Middle school students love hands-on learning, and urban environments are rife with project ideas. Beginning with the end in mind is an important consideration when designing a project, because when you know where you want your kids to end up, you’ll have an idea of where to begin. Development of a goal defining what students should be able to do as a result is a good starting point.
Brainstorm project ideas with a team of teachers--preferably a teacher to represent each of four core content areas to include math, science, social studies and language arts. Write the ideas on a semantic map.
Brainstorm project ideas with the students involved. Write these ideas on a semantic map.
Combine teacher and student ideas onto one semantic map. Condense all ideas into three project ideas that students can vote on.
Instruct students to vote on one of the three project ideas. The idea with the most votes will become the project.
Develop three project goals in collaboration with the team of teachers, considering what they want students to know and be able to do as a result of the city project. Share these ideas with students.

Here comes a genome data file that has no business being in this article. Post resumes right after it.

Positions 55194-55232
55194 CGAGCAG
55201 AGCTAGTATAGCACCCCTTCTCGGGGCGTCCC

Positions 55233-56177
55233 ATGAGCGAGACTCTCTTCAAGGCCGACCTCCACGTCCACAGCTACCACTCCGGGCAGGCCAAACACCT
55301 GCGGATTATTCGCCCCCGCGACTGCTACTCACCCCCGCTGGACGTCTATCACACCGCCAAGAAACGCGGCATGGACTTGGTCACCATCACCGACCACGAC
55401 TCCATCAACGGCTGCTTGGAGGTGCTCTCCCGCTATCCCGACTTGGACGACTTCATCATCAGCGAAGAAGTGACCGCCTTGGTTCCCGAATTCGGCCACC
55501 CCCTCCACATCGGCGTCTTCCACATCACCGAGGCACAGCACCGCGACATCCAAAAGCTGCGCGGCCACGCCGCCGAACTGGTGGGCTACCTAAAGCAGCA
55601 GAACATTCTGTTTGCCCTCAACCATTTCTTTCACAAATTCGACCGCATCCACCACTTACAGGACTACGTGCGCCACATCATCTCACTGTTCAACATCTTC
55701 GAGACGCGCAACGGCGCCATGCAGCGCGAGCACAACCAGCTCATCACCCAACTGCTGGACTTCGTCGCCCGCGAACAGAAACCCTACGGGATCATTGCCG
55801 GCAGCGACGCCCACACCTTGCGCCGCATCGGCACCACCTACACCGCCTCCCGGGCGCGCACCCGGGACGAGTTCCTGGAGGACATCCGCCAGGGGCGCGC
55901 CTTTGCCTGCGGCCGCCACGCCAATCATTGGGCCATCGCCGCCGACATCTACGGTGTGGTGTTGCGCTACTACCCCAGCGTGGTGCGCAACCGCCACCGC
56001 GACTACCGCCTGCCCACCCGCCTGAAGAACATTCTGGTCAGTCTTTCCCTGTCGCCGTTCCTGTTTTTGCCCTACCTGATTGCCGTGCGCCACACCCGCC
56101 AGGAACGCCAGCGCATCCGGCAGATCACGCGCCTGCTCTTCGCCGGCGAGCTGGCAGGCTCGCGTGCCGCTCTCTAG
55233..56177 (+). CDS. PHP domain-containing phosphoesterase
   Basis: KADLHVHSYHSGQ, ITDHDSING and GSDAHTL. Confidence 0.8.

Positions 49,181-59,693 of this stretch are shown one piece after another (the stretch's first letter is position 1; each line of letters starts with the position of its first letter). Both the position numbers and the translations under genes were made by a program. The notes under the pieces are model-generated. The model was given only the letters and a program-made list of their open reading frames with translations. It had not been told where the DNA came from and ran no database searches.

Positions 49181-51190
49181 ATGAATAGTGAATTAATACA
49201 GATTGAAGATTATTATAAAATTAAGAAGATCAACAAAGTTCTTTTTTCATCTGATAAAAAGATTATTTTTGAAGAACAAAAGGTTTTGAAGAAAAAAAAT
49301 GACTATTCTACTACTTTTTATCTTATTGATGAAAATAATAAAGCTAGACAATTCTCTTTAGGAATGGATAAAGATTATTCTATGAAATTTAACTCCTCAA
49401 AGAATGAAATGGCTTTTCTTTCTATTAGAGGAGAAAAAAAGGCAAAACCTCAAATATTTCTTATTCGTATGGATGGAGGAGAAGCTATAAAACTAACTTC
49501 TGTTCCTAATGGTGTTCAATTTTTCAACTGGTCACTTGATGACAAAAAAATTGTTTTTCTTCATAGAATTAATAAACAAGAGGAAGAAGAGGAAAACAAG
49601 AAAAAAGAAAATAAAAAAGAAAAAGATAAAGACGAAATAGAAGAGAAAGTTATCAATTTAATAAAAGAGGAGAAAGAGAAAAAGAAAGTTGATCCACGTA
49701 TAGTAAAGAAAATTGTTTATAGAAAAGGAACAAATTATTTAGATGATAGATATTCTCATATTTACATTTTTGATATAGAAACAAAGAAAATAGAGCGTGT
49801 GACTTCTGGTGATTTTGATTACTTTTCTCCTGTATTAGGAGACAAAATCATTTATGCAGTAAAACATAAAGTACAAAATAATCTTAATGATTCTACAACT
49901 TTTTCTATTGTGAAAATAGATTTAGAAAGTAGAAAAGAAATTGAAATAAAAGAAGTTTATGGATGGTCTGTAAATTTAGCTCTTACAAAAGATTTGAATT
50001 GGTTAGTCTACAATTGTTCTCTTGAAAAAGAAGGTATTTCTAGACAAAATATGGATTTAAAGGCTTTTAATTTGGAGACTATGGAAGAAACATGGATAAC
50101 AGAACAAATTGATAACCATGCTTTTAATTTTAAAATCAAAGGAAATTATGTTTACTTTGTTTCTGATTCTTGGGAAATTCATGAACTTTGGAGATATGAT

Instruct students to develop one or two individual goals based on the project goals. For example, if the project goal is for students to learn about the value of community service, the student's goal might be to know what kind of community service is best for his community.
Develop a safety plan. If the project involves a field trip. arrange for one chaperon to oversee four to five students, taking attendance at regular intervals using attendance rosters. A signed permission slip will be needed for field trips, staying after school, or using alternative transportation, such as carpooling or riding on a different bus.
When brainstorming ideas with teachers and students, consider city resources such as parks, recreation centers, museums, community gardens, not-for-profit institutions, environmental centers and so forth.
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